Educational Opportunities in the 21st Century
Yeshiva University’s ‘World of Tomorrow’ Conference
On Sunday 22nd October 2017, Rabbi Sacks participated in a public conversation with Rabbi Ari Lamm as part of Yeshiva University’s ‘World of Tomorrow’ Conference, held under the direction and leadership of its new President, Rabbi Dr Ari Berman.
Listen to the audio recording of the full conversation with Rabbi Lamm, which includes the clip featured in this video.
Rabbi Ari Lamm:
Moving to the context of education. Well, of course, we are in a University. Primarily and pragmatically an educational institution. The oldest university in existence is the University of Bologna founded in 1088, and in its operations, it’s essentially identical to the manner in which a modern university operates. Students file into a classroom, a professor gives a lecture, students take notes and then retire to their homes either in or around campus. A thousand years ago that was the case. A thousand years later it’s still the case. Now, for the first time in a millennium, there are possibilities for new models of education that incorporate distance or what have you. So, what opportunities and challenges are present here, and for Judaism, a tradition that is veritably obsessed with pedagogy, what role do we have, what contributions can we make to this conversation?
Well, the first contribution we can make is to point out what I haven’t seen anyone else point out, that all the great leaps, the quantum leaps, and civilisation and spirituality have occurred as a result of all coincident with a revolution in information technology.
The invention of writing in Mesopotamia was coincident with the birth of civilisation because for the first time with writing human accumulated wisdom could exceed the content of a single human memory. Judaism was born in the second revolution of information technology — the birth of the alphabet. The first alphabet proto sinitical proto sinaitic, discovered in Serabit in the Sinai desert by the turquoise mines by Flinders Petrie the British archaeologist in 1903, and it is linearly the father or the grandfather of all alphabetical systems.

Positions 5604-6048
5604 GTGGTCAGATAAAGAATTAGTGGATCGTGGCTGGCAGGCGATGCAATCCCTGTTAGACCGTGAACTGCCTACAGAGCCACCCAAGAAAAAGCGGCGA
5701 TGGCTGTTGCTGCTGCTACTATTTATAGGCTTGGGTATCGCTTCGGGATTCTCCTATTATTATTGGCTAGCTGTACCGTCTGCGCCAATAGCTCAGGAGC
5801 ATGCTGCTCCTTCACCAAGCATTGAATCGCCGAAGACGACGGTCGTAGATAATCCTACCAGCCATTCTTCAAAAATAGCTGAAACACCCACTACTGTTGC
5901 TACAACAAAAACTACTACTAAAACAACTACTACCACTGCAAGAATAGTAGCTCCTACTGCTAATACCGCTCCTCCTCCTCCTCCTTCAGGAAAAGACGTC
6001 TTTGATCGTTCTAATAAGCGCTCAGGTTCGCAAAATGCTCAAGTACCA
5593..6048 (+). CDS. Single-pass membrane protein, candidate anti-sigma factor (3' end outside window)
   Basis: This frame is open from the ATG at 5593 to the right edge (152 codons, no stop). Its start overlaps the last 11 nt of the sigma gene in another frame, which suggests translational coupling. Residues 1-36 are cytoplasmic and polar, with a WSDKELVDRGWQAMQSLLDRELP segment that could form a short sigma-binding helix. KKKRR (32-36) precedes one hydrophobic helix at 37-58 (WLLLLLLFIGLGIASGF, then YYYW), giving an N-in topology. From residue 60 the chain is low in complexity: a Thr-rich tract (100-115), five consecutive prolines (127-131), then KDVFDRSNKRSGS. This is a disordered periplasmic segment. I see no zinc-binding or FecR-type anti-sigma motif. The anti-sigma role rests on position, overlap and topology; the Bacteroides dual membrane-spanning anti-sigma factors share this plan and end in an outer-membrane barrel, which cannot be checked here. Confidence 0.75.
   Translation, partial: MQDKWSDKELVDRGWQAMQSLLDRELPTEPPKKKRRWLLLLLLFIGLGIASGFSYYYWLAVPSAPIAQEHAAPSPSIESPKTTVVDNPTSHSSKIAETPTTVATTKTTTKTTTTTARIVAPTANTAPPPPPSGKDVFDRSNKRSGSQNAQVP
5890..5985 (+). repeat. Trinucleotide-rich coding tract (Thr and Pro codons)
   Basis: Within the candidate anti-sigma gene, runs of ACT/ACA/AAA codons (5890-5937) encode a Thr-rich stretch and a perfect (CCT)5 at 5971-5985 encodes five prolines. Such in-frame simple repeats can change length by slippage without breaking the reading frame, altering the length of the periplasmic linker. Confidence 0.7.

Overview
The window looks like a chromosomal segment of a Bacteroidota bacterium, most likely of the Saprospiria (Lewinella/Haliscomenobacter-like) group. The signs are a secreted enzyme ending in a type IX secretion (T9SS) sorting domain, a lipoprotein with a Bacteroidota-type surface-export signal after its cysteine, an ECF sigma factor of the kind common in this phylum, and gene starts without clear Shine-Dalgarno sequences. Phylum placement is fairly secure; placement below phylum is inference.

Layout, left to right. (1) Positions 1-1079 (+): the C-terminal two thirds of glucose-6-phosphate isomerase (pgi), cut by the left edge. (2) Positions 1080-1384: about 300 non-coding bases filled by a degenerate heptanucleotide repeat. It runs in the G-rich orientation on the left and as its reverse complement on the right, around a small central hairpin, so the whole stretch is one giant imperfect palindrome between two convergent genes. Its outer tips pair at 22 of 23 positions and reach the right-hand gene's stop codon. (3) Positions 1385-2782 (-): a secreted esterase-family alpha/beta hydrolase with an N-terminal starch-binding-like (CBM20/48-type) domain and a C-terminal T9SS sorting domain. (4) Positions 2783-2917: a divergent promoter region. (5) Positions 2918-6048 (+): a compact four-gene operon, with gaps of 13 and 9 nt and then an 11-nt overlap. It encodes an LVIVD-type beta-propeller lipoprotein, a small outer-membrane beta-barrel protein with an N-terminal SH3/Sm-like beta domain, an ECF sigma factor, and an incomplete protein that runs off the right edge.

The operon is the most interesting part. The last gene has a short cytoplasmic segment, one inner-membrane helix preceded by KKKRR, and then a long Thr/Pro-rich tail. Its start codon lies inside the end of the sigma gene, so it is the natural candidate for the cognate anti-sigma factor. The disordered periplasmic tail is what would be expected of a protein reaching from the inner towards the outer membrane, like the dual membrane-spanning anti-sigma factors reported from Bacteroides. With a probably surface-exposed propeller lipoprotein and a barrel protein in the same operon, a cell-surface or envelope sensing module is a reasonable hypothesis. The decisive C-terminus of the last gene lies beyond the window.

Once you reduce the sum total of knowledge, not from hundreds and thousands of symbols, but 22 characters, you can for the first time conceive of a society of universal literacy and hence of the dignity of every single individual. The birth of the idea of one God, singular and alone, leads to the idea of the infinite value of one human being, singular and alone. Christianity, now I’m going on a leap year, but Christianity coincides with the use of the Codex, i.e. books with pages as opposed to scrolls.
Codices preceded Christianity, but nobody used them very much. Jews and Greeks both used scrolls. Whereas the Christians were the first systematic users of codices, and that’s why the New Testament has a different structuring principle to it than Tanach has.
The Reformation was the result of a revolution in information technology. Gutenberg and Caxton, the invention of printing. All the ideas put forward by Martin Luther, (and don’t forget this is the 500th anniversary of the Reformation when he nailed the 95 Theses to the door of Wittenberg Cathedral), all of those had been thought through by John Wycliffe at Oxford two centuries earlier, but John Wycliffe of Oxford didn’t have printing, so they remained local, whereas Luthers were printed in their hundreds of thousands.
So, now we are going through one of the greatest information technology revolutions of all time, and we as Jews know, or we should know, that every such revolution is kol dodi dofek, Hashem knocking at our doors saying, “Use this, legahdil Torah ulehadira, to spread Torah in ways we couldn’t have spread it before. It’s made for a small, scattered people like we are. It was made for this, but it’s made for taking a Jewish message to the world.